While Californians were fixated on Tiger Woods and the trial of Michael Jackson’s doctor Monday, the State Assembly took a unified step in stifling the voice of the People to bring about change
It is precisely underhanded and sneaky actions like the passage of AB 1832, a Democratic sponsored piece of legislation that raises the ballot initiative filing fee over a six-year period from $200 to $2,000., that make me raise an eyebrow whenever I hear a lawmaker proclaim how important California voters are to the political process and that our ideas matter.
Authored by Democratic Assemblymember Lori Saldana, passed through California’s majority Democratic Assembly 43-22 with no debate and no Republicans voting for it., AB 1832 now heads over to the California state Senate for approval.
This political trickery has me congratulating the state Assembly on outdoing both the Los Angeles Unified School District and the City of L.A. in sending the worst mixed message ever. Yes—the state Assembly’s passage of AB 1832 outdoes the LAUSD’s “I believe the children are our future…but let’s cut the school year down a smidgen, the amount of teachers on staff, while raising classroom sizes to alleviate budget constrains” and Los Angeles Mayor Antonio Villaraigosa’s “The uh, City of uh Los Angeles has uh run out of money…but I will uh still continue to uh get paid while I ask uh that city employees to take furloughs and uh be laid off.”
There are very few avenues for the People to advance their ideas in today’s political climate. If support for new legislation can’t be found from a member of the state’s Legislature willing to carry it, and that is often the case, ballot initiatives have been a popular way for the People take their concerns straight to the voters, bypassing the state Legislature.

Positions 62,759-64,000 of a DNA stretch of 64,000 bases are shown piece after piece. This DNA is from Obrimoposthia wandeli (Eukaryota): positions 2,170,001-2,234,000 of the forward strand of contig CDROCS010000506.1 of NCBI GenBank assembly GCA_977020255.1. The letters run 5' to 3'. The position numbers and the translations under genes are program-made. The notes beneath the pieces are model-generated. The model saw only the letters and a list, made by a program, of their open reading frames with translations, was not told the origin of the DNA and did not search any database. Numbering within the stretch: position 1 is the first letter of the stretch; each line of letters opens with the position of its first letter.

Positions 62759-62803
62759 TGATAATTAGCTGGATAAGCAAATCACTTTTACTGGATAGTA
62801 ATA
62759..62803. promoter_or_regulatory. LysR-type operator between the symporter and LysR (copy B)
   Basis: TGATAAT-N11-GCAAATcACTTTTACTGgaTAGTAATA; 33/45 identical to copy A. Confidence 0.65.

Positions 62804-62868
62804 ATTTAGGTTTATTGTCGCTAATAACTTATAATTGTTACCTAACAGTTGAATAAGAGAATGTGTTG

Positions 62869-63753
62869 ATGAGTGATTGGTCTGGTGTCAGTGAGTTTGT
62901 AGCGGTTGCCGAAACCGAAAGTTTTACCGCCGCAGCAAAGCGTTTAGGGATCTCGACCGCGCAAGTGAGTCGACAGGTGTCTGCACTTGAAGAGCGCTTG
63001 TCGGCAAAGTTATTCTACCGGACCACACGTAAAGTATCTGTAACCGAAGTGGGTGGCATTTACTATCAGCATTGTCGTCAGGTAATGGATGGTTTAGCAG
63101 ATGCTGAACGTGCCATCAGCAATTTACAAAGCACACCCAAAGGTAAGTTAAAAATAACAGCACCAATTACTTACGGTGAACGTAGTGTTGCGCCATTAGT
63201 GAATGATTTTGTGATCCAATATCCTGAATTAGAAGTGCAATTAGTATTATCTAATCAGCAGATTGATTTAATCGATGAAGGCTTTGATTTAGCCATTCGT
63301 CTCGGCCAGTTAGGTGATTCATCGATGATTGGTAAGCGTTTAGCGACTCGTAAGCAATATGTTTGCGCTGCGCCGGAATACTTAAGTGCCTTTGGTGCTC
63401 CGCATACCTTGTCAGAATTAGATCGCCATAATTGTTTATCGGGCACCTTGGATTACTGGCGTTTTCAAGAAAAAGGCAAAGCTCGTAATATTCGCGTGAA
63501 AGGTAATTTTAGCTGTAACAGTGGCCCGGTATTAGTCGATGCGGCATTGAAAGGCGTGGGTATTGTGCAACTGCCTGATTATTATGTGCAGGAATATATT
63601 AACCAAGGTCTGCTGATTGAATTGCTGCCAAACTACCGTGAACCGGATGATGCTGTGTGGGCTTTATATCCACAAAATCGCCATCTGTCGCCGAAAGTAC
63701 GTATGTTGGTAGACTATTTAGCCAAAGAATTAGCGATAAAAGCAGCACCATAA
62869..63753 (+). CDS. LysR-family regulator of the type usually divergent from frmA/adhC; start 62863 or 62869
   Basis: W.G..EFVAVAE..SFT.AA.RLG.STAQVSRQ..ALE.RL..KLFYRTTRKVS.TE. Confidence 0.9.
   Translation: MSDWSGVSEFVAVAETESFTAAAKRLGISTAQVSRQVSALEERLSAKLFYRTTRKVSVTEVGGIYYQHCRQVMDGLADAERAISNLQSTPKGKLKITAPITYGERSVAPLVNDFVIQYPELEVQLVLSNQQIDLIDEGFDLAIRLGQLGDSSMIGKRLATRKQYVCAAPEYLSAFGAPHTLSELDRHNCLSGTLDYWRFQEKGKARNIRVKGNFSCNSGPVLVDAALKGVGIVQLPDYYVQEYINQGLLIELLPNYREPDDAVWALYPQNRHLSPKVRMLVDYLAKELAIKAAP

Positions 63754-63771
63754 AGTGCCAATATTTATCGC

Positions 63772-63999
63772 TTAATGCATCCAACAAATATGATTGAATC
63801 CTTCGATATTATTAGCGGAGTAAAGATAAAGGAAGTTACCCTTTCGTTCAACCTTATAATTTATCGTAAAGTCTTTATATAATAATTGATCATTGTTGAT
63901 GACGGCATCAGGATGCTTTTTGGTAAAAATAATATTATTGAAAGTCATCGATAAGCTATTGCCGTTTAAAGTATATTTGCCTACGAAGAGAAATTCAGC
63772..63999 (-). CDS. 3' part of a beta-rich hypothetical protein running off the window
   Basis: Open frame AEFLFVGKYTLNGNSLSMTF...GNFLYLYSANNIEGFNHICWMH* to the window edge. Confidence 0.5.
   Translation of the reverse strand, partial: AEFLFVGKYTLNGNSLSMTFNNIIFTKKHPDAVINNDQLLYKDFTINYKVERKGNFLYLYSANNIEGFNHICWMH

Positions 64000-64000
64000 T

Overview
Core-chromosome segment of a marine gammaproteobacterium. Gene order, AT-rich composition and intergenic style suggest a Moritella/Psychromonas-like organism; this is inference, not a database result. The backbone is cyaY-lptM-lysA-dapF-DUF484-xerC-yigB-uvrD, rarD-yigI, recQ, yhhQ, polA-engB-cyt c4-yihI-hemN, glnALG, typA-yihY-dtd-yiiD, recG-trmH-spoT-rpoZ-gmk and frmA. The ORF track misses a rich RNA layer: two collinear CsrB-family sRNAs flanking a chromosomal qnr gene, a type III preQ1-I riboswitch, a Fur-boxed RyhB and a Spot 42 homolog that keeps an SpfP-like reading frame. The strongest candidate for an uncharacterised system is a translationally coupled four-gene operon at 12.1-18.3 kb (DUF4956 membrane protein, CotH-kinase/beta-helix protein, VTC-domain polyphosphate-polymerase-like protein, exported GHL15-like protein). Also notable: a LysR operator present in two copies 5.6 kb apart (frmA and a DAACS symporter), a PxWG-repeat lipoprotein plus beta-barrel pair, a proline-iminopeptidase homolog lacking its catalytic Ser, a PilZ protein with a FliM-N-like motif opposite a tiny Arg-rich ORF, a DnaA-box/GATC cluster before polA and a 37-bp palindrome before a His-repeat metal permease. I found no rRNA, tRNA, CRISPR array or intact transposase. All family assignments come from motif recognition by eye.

One might look at the pending initiatives vying to qualify for this year’s ballot and conclude that the state Assembly’s support of the fee hike directly relates to the number of recent anti-Legislature initiatives up for consideration. With proposed statutes dealing with everything from California’s budget process to the ability of lawmakers to vote on legislation that directly related to their campaign contributors and the popular Citizens for a Part-Time Legislature—a constitutional amendment to cut the legislative session and lawmaker’s pay by 50%— it makes you wonder if Sacramento lawmakers are trying to put an end to—or make more difficult—what they foresee as potentially problematic movements by the People.
According to the California Secretary of State’s office, since 1911, more than 1,600 initiatives have been circulated in California, of which 338 have qualified for the statewide ballot, with a third of those being adopted by voters.
Now I’ll be the first to say that I don’t agree with most of the initiatives that actually qualify for the statewide ballot. There was California’s infamous 1994 duo Proposition 184, the Three Strikes Initiative and Proposition 187, also known as the Save Our State initiative, designed to prohibit illegal immigrants from using social services, health care, and public education in the U.S. State of California, and more recently in 2008, Proposition 8, the California Marriage Protection Act. Undeniably, one of the most controversial ballot initiatives ever to make a California ballot, it was nevertheless, an initiative that in theory, was put forth by the People for the People to decide on. Of course, behind the scenes this was a well-funded well-oiled conservative machine backed by the Church of Jesus Christ of Latter-day Saints and a coalition of conservative groups against same-sex marriage to the tune of tens of millions of dollars—as is the case with most ballot initiatives.